CD Business Group utilizes gaming technology for business applications
Firm builds 3-D virtual renderings to drive operational efficiency
Productivity optimization and operational efficiency in the production line – the principles behind lean manufacturing – will advance another level through the use of 3-D virtual rendering software, says Stephen Doroff, principal of CD Business Group. Doroff and his team are leveraging emerging virtual reality and augmented reality products, such as Google’s Tango and 3-D advanced gaming, to provide unique visual perspectives in business applications.
Picture an automated production line recreated in a 3-D virtual world. To examine potential issues, the process can be slowed down, enabling the viewer to fully see robotic movements that are too fast for the naked eye. When considering changing the line, a virtual robot can be added or removed to determine the real-life impact. Or the software could be used to estimate a completion date for a large contractual order.
“I think these technologies are ripe for visualization and show things you just can’t do in 2-D,” says Doroff.
Doroff can import varying levels of data, depending on the size of the manufacturer and scope of its operations. Small- to medium-sized manufacturers can use 3-D renderings to optimize their systems or plant layout, but larger manufacturers may have sensors on the production line, allowing them to delve deeper into their data analytics.
“In addition, I see it closely integrating with machine learning and artificial intelligence to better understand how things work to improve productivity and efficiency,” says Doroff. “So why did this machine go down or why is it running inefficiently? Being able to pull the data, replay and reconfigure the operation in a 3-D virtual environment. If something goes wrong, looking at sensor data on a list or in 2-D is limiting, whereas if you saw the operation happening, you can see in 3-D, you get a much different flavor of what is going on and how to fix it.”
And with specs from engineers, the movement of the robots can easily be mimicked in the 3-D world, says Doroff. By using 3-D virtual renderings and accessing data analytics collected from motion and temperature sensors, Doroff suggests engineers could troubleshoot from afar – a helpful solution in an ever-increasingly globalized world.
Doroff also is working with a construction firm and franchise. He thinks 3-D virtual renderings can also be used to address buildout issues early on as well as ensure all parties are on the same page.
“The architectural diagrams when they first come out are not completely finalized or there may be some things the construction company doesn’t quite think can work and so they go back and forth a little bit, so the goal is to accelerate the process helping both the architecture and construction companies get started sooner and solve some of the build-out issues. Rendering in 3D is a win-win for everybody,” says Doroff.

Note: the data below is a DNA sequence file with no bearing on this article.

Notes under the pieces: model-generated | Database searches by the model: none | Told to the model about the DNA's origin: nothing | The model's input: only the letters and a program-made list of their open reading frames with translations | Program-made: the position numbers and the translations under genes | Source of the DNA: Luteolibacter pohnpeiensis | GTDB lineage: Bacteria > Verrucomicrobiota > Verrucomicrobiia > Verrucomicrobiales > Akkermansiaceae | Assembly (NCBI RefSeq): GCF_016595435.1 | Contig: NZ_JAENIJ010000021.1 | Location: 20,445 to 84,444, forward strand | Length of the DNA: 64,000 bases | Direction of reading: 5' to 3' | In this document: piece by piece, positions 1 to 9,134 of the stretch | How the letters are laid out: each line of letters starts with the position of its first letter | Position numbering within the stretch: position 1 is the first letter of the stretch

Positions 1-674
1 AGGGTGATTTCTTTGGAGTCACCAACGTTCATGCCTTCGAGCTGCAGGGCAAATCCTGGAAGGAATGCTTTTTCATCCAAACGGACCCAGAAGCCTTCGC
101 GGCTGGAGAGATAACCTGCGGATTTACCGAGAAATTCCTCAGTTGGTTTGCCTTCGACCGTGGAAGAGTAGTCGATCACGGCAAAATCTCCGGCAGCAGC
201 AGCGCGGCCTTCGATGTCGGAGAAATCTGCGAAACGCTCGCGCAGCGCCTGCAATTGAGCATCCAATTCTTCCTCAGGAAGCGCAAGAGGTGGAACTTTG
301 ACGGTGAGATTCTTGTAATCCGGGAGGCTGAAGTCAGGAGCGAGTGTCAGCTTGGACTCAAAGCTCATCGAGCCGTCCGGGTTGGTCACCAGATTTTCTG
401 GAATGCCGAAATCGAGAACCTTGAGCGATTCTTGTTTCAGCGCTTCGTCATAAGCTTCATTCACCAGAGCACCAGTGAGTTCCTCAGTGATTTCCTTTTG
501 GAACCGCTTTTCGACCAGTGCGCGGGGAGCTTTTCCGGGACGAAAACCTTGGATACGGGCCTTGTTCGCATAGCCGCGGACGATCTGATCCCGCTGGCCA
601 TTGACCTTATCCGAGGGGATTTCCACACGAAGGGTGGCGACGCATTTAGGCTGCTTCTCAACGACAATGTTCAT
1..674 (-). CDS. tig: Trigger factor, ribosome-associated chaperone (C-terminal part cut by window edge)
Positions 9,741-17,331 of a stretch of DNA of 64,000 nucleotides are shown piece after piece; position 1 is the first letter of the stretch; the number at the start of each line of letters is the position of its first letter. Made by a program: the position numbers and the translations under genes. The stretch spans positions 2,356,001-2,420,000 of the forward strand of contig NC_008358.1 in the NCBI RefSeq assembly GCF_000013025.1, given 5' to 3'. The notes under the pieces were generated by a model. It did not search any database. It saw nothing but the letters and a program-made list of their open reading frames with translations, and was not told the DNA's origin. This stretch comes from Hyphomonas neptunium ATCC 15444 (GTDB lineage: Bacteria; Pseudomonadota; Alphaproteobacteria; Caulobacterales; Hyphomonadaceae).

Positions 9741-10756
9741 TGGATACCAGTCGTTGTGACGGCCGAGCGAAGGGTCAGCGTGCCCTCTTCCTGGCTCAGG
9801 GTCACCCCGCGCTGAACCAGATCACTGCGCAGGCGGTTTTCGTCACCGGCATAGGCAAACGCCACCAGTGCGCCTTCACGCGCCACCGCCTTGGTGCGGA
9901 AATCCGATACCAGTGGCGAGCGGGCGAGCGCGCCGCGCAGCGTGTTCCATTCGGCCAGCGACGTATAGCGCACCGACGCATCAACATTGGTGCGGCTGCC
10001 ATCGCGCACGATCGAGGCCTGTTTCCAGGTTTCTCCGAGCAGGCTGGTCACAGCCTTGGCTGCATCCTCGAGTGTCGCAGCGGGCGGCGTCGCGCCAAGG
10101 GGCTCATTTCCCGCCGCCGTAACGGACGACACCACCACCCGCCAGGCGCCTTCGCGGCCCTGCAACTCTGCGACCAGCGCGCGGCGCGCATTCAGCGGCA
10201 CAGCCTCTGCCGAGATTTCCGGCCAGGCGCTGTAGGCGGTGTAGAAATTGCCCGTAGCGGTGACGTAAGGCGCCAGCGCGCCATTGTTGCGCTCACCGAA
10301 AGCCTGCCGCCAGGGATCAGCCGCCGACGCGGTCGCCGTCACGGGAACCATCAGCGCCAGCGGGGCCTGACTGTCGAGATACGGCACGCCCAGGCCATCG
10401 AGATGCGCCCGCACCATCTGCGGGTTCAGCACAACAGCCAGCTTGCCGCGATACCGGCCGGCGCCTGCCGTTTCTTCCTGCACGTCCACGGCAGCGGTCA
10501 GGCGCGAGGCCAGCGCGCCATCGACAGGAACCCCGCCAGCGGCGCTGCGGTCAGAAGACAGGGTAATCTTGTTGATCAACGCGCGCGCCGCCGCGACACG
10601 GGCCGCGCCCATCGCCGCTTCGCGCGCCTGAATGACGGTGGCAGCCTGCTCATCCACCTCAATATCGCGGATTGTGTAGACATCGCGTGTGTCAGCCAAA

As things crop up, again the 3-D virtual rendering can be used as a mechanism to show the franchisee different options.
“It’s more visual so everybody’s on the same page before the work is done,” says Doroff, who uses Google’s Tango Tablet – an augmented reality solution, which has three cameras on the back including infrared emitter that detects depth perception – displaying an interactive virtual world on the tablet that responds to movement in the real-world space.
Gamifying and virtual reality
Doroff and his team operate part-time out of Game Assembly, the video game incubator located on Elm Street in downtown Manchester. While Doroff focuses on business applications, he and the game developers in the space are using the same platform.
“We’re using the Unity game development platform. It’s also the platform Google first chose for their Tango [augmented reality tablet] and Daydream [virtual reality solution with a headset and controller],” he says.
The opportunity to expand his business, primarily working with manufacturers, would likely result in expanding his team and Doroff is eyeing graduates with gaming experience in the greater Manchester area.
“Some of these young, graduating students, they’re focused on gaming, however my own personal view is the likelihood of them really getting a job there is probably unlikely with the consolidation of the industry. That’s just my view, but [if] the opportunities in manufacturing and other industries break open, there will be a lot of opportunities and that’s just going to expand as these technologies improve,” argues Doroff. “So I think this is actually where they’re going to end up, when you look down the road in two to five years. It’s not going to be just gaming, as they have the right skills to build the 3-D solutions of the future. So my view is, they’re well positioned for the future, they just don’t know what their future is yet.”
The future of virtual reality and augmented reality is also unclear at the moment, but hold huge potential, argues Doroff.
He refers to Gartner’s “hype cycle” – a theory that explains how to interpret the hype surrounding new technologies. The process begins at the innovation trigger, up to the peak of inflated expectations, down to the trough of disillusionment and then along the slope of enlightenment to the plateau of productivity.
Right now, virtual and augmented reality technologies are emerging from the trough, says Doroff, who expects the technologies to mature in five to 10 years.
“We’re at the fringe where these gaming technologies are mature, and we’re at the beginning of where they can start to help businesses optimize and drive efficiency, and that’s what we’re focused on.”